Friday, April 17, 2020

UPDATE: Enter the Appeal - Initiative Groups Ask 9th Circuit To Permit Online Petition-Gathering

The two initiative groups which lost their bid to force Arizona's Secretary of State to permit online signature-gathering in light of the pandemic social distancing orders have quickly appealed to the 9th Circuit Court of Appeals.

U.S. District Court Judge Dominic Lanza ruled against Arizonans for Fair Elections and Healthcare Rising AZ on Friday, saying that the Arizona Constitutional provision requiring initiative signatures to be gathered "in the presence of" a circulator cannot be ignored, even as the state has an E-Qual online system for digitally signing candidate petitions.

The groups wasted no time in filing the appeal this morning, a good move considering that the deadline to turn in more than 237,000 valid signatures is (still) July 2.

As noted in the original article, a separate effort by other groups circulating initiative positions is in front of the Arizona Supreme Court and is headed for a likely decision near the end of this month.

Here is the appeal:

READ: Federal Court DISMISSES Request To Force State To Allow Online Petition-Gathering For Initiatives During Pandemic (original article, 4/17)
Late this afternoon, U.S. District Court Judge Dominic Lanza dismissed an effort by two groups circulating petitions to force the state of Arizona to open up its online signature platform to allow the initiatives to gather signatures in light of the coronavirus pandemic.

A similar effort in state court is still outstanding.

Finding that the language of Arizona's Constitution - drafted more than 100 years ago - requires that the initiative petition must be a "sheet... signed in the presence of" the circulator must be respected.

"Enter the coronavirus," writes Lanza. It prompted plaintiffs to challenge the statutes written pursuant to the Constitution while not challenging the language of the Constitution itself. At the hearing earlier this week, Plaintiffs argued that opening up Arizona's E-Qual signature platform would substantially comply with the constitutional language.

Judge Lanza was not having it.

"Not only does this argument seem questionable, but Plaintiffs are effectively asking a federal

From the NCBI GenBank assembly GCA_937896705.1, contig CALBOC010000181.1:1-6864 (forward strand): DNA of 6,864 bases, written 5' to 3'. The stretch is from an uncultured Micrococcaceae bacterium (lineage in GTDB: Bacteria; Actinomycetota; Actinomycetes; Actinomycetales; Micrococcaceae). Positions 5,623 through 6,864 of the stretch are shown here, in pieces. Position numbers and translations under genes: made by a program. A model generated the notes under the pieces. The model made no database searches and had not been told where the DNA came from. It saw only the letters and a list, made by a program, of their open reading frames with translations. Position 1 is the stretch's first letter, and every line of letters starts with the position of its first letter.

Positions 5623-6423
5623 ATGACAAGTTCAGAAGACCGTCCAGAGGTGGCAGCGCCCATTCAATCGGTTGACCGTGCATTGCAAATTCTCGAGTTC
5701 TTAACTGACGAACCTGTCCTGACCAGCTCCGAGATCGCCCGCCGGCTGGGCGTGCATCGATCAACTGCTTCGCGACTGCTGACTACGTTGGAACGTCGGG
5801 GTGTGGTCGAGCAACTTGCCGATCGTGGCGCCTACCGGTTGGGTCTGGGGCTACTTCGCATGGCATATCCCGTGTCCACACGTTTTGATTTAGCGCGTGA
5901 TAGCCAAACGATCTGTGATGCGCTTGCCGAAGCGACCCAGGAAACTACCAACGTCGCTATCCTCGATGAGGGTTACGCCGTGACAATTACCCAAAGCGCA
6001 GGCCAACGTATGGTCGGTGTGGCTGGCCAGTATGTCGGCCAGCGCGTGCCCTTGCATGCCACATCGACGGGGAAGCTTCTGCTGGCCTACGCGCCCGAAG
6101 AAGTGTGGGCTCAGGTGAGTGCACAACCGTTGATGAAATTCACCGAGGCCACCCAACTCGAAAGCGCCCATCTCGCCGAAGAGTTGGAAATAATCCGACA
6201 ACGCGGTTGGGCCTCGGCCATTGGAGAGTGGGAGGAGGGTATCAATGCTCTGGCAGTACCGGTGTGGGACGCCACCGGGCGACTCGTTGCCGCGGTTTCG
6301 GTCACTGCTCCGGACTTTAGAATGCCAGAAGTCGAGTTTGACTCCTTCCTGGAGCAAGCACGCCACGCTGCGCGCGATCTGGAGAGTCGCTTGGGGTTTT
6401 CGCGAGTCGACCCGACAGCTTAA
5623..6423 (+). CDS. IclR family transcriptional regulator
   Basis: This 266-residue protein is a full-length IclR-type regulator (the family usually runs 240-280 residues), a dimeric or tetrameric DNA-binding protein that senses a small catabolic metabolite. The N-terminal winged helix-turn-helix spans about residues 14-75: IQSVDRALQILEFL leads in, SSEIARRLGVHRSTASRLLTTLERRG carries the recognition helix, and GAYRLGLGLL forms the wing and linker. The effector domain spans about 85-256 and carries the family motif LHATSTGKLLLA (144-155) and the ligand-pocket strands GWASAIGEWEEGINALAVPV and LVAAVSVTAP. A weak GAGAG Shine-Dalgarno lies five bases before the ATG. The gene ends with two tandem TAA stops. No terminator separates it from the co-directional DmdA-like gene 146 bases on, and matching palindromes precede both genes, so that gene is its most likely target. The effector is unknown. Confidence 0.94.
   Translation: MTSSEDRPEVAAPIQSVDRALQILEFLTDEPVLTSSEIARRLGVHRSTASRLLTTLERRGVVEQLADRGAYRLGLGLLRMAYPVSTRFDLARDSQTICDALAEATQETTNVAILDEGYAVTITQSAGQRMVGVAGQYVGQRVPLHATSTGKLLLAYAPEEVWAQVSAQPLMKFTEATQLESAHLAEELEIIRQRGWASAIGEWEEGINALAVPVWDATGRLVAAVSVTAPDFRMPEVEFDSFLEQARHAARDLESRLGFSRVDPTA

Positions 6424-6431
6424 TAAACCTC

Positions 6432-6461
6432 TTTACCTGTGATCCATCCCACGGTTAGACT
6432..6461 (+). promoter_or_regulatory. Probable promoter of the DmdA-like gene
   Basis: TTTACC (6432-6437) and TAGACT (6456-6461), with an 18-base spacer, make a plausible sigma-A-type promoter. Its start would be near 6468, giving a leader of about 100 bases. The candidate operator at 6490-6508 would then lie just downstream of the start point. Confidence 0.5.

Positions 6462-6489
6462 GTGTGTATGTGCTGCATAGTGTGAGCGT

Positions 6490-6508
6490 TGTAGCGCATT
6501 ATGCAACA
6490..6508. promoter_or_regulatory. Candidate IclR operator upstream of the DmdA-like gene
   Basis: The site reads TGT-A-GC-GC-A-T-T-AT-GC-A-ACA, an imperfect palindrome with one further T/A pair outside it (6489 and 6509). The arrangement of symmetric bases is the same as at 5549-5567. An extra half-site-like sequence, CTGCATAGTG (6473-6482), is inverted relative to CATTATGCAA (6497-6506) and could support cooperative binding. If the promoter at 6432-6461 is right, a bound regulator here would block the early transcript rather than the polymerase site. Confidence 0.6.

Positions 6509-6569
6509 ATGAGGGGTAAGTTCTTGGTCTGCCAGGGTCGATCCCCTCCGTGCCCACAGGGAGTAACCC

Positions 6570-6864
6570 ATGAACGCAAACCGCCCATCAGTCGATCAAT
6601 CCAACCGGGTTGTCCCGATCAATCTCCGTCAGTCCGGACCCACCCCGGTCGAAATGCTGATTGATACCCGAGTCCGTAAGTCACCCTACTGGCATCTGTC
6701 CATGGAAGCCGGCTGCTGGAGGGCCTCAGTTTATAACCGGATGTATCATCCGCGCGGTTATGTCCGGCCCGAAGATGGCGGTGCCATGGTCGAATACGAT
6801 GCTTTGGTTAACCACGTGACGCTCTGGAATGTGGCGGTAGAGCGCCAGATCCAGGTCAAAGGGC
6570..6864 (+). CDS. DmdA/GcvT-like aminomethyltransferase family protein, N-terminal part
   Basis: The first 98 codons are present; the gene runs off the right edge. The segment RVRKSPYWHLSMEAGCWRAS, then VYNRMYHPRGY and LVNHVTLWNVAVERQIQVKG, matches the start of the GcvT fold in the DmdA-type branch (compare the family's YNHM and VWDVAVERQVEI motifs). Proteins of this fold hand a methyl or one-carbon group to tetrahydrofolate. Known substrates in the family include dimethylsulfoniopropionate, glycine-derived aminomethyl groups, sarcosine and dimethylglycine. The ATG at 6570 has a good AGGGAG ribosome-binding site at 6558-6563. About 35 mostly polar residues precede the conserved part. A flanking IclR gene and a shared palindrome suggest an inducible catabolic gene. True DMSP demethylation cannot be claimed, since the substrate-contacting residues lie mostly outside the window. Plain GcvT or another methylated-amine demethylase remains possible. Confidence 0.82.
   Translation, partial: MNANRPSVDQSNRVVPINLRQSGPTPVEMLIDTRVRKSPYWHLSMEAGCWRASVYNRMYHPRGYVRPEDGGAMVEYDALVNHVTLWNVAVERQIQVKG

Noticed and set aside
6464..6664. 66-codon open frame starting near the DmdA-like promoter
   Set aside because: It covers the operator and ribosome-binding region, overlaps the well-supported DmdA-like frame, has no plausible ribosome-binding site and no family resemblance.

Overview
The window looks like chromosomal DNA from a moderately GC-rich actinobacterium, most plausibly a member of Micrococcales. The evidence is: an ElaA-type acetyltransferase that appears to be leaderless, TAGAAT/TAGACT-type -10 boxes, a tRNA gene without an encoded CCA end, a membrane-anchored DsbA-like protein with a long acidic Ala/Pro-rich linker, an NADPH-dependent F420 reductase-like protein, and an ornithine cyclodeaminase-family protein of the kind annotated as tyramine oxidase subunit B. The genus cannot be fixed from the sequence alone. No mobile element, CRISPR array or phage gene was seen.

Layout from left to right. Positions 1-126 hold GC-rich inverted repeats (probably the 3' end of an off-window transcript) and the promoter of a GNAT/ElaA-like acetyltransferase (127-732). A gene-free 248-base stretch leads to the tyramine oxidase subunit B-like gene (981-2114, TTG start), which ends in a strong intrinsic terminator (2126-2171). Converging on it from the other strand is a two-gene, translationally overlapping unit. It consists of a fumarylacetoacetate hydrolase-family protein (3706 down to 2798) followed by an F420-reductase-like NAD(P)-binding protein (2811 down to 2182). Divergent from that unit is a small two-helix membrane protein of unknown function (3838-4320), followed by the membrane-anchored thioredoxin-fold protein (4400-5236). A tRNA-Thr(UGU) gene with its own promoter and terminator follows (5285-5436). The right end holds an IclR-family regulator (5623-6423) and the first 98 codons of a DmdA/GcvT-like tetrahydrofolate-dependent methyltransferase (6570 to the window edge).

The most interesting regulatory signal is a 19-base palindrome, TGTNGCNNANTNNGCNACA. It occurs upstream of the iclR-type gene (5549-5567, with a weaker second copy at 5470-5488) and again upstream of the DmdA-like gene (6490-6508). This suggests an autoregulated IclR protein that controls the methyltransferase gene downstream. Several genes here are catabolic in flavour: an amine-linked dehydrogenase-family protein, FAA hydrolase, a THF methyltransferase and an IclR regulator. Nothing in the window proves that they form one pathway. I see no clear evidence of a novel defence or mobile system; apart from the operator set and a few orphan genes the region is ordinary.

court to make a guess about an unsettled question of state law and then, based on that guess,
overturn a century-old state-law election rule. This outcome would be distressing from a federalism perspective and is precluded...."

Earlier today, the state of Arizona and the plaintiffs unloaded on each other in post-argument pleadings. The state asked Judge Lanza to refer the constitutional question to the Arizona Supreme Court if it was inclined to grant plaintiff's relief. "One cannot “substantially comply” with a (constitutional) requirement by obliterating it."

Attorney General Mark Brnovich explained it to Arizona's Politics/Arizona's Law this way: "We all share a common concern for public safety during this pandemic, but you can’t use a health crisis to disregard our state constitution. My job is to defend the law, and it is ultimately up to policymakers to decide whether they want to expand access to E-Qual, not the courts or the Secretary of State.”

The separate action already in front of the Arizona Supreme Court will likely be decided near the end of April.

More than 237,000 valid signatures turned in before July 2 are required for an initiative to be placed on the November ballot, and more than 356,000 for a proposed constitutional amendment petition.

The coronavirus response has made it extremely difficult to collect sufficient numbers of petition signatures.

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